Partnership Cooks Up New Solution to Poverty and Climate Change

Envirofit International, a global cookstoves business, and Shell Foundation, an international foundation, have joined forces with the U.S.-based carbon finance business, C-Quest Capital, to kickstart a clean cookstoves industry in Nigeria. Clean cookstoves are the most viable solution to indoor air pollution, the toxic smoke that claims one life every 16 seconds in the developing world. The partners aim to deliver two million improved cookstoves to Nigerian households over the next seven years.

Over three billion people in the developing world cook on open fires or inefficient stoves in poorly ventilated homes. The toxic smoke that is produced causes severe lung and respiratory illness and contributes to climate change. Each year nearly two million people die from IAP. The problem is particularly rife in Nigeria – a country that has the largest household wood-burning population in Africa. However the high costs associated with developing affordable "cleaner" stoves that cut these emissions, and getting these to market in a country of Nigeria's size, has meant that for centuries people have had no widespread solution to this problem.

The partnership between Envirofit, Shell Foundation and C-Quest seeks to solve this problem by using cutting-edge stove technology and carbon financing to distribute stoves throughout Nigeria at prices that consumers can afford. The work will begin in villages in Kano State in the north of the country in March 2011 and is then planned to extend to other parts of the country based on demand. Importantly the solution has already been validated in India, Kenya, Tanzania and Zambia.

So how will it work?

Envirofit and Shell Foundation have created a global cookstoves business to develop and market affordable clean cookstoves that are up to four times as efficient as open fires – significantly reducing fuel usage, carbon footprint, emissions and cooking times. The stoves are specifically designed to meet user's unique cooking styles and choice of fuel (predominantly wood or charcoal). Envirofit has become the global leader in this new market. Shell Foundation has pioneered new ways to raise consumer awareness of IAP and to explain the need to change their cooking practices. Together, the partners have developed innovative distribution mechanisms in India and Africa (in Zambia, Kenya and Tanzania) – working with NGOs, governments and microfinance institutions to reach the rural and urban poor. Having sold over 200,000 stoves since 2007, benefitting over one million people, Envirofit and Shell Foundation will now bring this expertise to Nigeria.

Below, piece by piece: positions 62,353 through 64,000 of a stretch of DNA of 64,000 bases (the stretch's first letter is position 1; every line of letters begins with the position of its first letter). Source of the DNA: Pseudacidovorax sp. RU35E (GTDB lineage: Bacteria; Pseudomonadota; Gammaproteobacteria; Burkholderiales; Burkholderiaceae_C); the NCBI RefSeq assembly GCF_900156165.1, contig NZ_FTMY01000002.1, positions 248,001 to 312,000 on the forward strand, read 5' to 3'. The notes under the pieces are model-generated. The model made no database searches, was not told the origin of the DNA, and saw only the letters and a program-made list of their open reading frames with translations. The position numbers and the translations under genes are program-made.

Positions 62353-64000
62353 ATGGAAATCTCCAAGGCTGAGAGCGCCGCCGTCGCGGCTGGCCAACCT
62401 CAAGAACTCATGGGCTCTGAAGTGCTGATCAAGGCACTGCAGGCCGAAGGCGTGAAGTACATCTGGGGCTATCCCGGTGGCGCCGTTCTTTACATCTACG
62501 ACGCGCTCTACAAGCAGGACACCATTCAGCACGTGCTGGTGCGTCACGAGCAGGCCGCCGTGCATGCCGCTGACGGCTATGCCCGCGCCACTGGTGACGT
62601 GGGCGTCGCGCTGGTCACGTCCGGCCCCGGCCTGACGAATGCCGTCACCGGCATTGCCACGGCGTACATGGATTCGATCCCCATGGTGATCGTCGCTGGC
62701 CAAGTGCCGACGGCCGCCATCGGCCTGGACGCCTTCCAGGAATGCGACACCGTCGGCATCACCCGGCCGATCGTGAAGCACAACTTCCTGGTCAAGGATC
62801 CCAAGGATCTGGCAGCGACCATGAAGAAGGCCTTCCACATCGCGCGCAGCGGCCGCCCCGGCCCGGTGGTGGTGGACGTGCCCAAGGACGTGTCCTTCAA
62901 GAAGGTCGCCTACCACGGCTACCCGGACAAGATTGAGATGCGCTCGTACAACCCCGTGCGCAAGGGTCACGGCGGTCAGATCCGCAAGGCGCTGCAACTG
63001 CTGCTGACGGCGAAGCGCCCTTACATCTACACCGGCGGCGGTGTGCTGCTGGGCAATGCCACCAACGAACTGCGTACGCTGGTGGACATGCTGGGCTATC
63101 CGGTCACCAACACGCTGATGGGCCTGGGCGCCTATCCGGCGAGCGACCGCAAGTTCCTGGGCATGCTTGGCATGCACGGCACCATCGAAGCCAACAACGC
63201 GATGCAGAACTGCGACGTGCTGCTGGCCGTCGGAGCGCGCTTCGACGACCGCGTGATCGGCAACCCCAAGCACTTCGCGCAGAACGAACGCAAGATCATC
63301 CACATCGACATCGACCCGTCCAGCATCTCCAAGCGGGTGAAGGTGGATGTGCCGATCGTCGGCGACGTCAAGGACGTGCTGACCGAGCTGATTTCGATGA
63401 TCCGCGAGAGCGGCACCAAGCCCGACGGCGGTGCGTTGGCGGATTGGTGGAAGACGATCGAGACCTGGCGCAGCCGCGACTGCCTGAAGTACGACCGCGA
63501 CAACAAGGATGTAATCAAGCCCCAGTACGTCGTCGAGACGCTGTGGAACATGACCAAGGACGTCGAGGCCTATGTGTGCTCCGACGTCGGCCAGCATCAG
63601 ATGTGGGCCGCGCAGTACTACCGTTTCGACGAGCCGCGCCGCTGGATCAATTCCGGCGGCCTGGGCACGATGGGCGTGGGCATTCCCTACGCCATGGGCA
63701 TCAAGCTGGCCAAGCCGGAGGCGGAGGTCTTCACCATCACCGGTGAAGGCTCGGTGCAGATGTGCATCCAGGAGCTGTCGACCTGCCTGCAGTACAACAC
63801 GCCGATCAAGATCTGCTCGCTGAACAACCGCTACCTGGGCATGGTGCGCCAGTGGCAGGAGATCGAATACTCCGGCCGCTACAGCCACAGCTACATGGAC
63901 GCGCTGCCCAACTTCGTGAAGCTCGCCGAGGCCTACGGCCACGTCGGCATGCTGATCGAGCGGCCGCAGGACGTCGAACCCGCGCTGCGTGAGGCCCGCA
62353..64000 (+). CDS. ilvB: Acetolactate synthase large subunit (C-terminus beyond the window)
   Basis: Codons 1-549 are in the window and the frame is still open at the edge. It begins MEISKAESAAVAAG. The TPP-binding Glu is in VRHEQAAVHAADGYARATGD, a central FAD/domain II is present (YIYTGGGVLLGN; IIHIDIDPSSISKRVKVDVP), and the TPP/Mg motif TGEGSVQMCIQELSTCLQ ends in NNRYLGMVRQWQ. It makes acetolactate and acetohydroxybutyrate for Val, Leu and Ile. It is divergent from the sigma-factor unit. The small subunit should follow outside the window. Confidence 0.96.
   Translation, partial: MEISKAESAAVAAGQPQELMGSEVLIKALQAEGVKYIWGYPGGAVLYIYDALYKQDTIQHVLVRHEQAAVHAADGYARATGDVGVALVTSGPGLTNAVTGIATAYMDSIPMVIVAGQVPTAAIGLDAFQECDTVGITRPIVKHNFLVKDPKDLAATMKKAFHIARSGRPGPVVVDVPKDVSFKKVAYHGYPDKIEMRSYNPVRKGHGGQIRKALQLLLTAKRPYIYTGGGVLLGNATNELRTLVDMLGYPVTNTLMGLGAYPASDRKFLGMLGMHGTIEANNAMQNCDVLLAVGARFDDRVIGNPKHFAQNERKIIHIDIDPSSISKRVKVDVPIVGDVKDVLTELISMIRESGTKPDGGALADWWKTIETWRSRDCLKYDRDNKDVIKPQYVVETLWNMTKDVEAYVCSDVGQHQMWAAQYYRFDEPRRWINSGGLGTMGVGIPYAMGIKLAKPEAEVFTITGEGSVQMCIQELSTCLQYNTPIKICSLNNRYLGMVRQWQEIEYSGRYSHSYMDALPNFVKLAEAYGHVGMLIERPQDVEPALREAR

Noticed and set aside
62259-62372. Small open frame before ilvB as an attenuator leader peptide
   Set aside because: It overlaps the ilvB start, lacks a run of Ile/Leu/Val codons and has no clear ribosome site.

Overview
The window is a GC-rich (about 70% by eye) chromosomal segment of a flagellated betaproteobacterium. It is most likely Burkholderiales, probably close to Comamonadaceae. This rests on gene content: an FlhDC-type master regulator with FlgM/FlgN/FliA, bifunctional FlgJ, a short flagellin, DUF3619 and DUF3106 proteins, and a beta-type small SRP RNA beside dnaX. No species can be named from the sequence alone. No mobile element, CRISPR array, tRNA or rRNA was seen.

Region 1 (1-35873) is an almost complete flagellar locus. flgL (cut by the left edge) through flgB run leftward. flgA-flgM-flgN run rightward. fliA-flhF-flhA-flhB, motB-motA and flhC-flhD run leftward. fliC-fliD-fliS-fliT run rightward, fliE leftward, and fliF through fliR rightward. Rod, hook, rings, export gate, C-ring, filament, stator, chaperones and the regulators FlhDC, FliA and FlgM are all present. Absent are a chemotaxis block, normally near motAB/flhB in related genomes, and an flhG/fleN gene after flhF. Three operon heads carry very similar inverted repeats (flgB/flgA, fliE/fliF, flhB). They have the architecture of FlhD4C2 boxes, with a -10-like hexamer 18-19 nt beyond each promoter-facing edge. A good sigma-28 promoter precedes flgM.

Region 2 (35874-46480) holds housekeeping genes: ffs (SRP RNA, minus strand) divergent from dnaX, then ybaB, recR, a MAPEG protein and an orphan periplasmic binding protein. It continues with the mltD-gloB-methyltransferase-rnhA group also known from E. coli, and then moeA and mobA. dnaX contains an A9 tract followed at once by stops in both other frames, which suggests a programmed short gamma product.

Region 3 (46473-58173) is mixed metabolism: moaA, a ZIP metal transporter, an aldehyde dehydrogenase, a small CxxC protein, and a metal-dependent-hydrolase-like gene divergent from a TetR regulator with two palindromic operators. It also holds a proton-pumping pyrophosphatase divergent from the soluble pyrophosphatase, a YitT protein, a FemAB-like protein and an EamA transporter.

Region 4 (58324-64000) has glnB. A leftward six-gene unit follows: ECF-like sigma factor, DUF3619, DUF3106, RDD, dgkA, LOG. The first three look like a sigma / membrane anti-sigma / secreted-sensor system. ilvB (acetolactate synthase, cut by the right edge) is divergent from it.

C-Quest is a world-renowned carbon finance business based in Washington, DC. The business will purchase stoves from Envirofit and market them to households across Nigeria. C-Quest will then monetize the reductions in carbon emissions that these clean cookstoves deliver. With each wood cookstove estimated to save over one tonne of carbon per year, this will help bring down the price of clean cookstoves making them accessible to millions more people across Nigeria. The partners hope that this will encourage new entrants into the clean cookstove sector by ensuring long-term financial-viability, dramatically scaling social and environmental impacts.

The new partnership follows the launch of the Global Alliance for Clean Cookstoves by US Secretary of State Hillary Clinton in September 2010. This pioneering $250 million public-private partnership aims to create a thriving global market for clean cookstoves by helping remove barriers – such as challenges linked to accessing carbon finance – which currently prevent the sale of clean cookstoves at scale.

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